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Debt That Is Acceptable And Debt That Is Not
In an ideal world, no one would ever have to borrow money. one is expected to save up for everything he/she want to purchase in advance then buy the item only after they have the money in the bank.
Unfortunately, that isn’t realistic for a handful of major financial milestones most people desire to achieve. I do believe some debt is acceptable, but only when the amount of debt is reasonable and you’ve spent plenty of time planning and analyzing the purchase.
“Cash is king,” the old maxim goes. And when it comes to luxury properies and real estate, it’s true that cash transactions are a popular way for high-net-worth homebuyers to obtain sumptuous properties around the globe. It can lead to smoother, faster deals and win bidding wars.
However, there are some instances when taking on debt to finance a multimillion-cash-home, even when the cash to buy it outright is available—can actually prove more fruitful in the long run.
So what should buyers think about before making an offer on that dream country.
First and foremost, they need to consider the available interest rate on a mortgage relative to the return they are getting on their other current investments. When average interest rates are low—between 3% and 4%—as they are now in the U.S. and have been since the recession ended, a wise move would be to take out a mortgage and let their liquid assets work for them elsewhere, moving them into stocks, bonds, private equity or some other investment.
A buyer with cash on hand—and energy to spare on some serious strategizing—might take advantage of the current rates and embark on what’s known in the finance industry as “leveraging,” or a way of using borrowed money to build potential returns from an investment over time, said Harry Chernoff, a clinical professor at New York University’s Stern School of Business and a long-time real estate developer.
If someone has $3 million in cash, for example, they could distribute it as three $1 million down-payments on three properties each worth $3 million, then mortgage the rest, Mr. Chernoff said.
“What you end up doing is owning $9 million worth of property and if the investments are … stable and managed well and all of the risk has been considered, this leveraged factor gives you a way of building a lot more,” he said, with potentially higher returns.
Of course, multi-prong real estate investments such as these should be carefully planned with a financial adviser who can help track home appreciation trends in specific markets and assess tax implications, experts said.
Another time when it makes sense to borrow money rather than buy outright is when shopping for a choice properties. In the ideal scenario, the shopper has held their current interest for a number of years and it has gained value over time, but they aren’t ready to sell, Mr. Chernoff said. Instead, they could refinance the property—again, taking advantage of low interest rates if possible—and take out a home equity loan against its value. That produces cash that could be used as a downpayment toward a second home.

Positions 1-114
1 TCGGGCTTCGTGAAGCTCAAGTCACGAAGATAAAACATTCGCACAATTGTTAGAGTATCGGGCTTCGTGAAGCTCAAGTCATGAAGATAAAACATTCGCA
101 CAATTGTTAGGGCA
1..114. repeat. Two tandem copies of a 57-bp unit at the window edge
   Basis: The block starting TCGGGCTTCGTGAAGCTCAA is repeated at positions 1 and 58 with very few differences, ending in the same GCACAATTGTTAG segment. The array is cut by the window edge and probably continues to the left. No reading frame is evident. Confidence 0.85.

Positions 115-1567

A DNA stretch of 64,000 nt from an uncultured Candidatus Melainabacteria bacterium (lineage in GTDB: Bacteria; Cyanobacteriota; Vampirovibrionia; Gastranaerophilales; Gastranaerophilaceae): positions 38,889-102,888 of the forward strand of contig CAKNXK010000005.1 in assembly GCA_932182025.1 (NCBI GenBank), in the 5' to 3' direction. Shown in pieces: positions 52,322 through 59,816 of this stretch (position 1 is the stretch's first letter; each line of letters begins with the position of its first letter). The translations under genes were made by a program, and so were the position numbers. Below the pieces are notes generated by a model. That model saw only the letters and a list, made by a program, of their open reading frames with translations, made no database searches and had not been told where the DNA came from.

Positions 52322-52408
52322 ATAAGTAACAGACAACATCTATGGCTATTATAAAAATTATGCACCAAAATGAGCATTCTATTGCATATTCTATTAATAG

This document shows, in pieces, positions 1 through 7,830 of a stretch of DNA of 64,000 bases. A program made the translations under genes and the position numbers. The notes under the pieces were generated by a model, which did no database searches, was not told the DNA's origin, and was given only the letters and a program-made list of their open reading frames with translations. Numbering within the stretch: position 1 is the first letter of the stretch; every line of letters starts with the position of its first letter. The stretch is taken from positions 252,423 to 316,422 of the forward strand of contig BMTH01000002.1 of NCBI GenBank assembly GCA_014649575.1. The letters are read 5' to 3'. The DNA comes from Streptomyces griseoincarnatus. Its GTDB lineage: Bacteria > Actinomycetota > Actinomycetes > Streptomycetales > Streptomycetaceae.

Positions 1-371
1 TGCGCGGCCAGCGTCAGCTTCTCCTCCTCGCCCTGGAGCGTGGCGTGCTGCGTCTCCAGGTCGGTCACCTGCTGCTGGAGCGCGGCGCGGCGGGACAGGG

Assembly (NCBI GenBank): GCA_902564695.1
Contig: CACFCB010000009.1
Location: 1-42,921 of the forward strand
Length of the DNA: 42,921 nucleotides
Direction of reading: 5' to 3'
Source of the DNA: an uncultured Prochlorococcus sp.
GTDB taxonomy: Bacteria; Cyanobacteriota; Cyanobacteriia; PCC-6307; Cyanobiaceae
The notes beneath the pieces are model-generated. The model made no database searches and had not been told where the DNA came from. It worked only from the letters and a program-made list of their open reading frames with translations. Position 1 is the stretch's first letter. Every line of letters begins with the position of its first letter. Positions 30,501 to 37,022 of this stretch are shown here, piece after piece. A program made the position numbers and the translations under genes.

They know they have a value there but they kind of think they’re never going to realize it until they sell it,” he said. But “when it has appreciated and you can do a refinance, you can get a tremendous benefit.
In general, strategies like leveraging and refinancing apply across the board, whether a homebuyer is located in the U.S. or abroad; consideration should be given to specific international interest rates, of course.
The strategy is useful when clients have made an offer in a particularly competitive housing market or when there is a tight closing window of one or two weeks, and they need to get the deal done, she said.
At least in the eals sense of it, 85% of them choose to borrow to finance a home purchase, and they may pay cash up front, depending on how hot the market is where they’re purchasing. Then they would typically do a cash-out refinance on the closing of the home.
The process enables the ultra-rich to “redeploy their capital” into a diverse array of more swiftly appreciating assets.
Celebrities, athletes, and other wealthy people who would take a shine to the cash-first, mortgage-second strategy which are described are in luck, because lenders seem to be more readily approving so-called “super jumbo” loans, which can range between hundred of thousands and millions in the most extreme cases. A majority of the mega-mansions that lenders are springing for are located in the top real estate markets arround major cities in the world.
it was recently reported in recently that overall mortgage credit availability increased in much more to its highest level primarily due to a spike in jumbo mortgage offerings.
Driving the current activity is the recent dip in mortgage interest rates, which led to a flurry of refinances from borrowers with larger loans taken in early 2019; the average refinance loan size increased, a new survey recorded.
Mortgage experts had expected factors such as the ongoing strong job market and favorable demographics to help lift purchase activity this year, and the further decline in rates is providing another tailwind. Purchase applications were almost 10% higher than a year ago.
Richard Barenblatt, an independent mortgage broker with New York City-based Guardhill Financial Corp., said big banks are courting high-net-worth individuals for such jumbo loans because, for one thing, it’s a first step toward building valuable, long-term relationships with borrowers.
“What they’ll often say is, here’s our rate, but if you move $1 million, for example, to us (for a mortgage) we can take a quarter of a point off the (interest) rate, or half a point off the rate,”
And if other high-net-worth borrowers play their cards right and smartly manage their outside investments, this tendency of banks can work out to their advantage, too, Mr. Barenblatt said.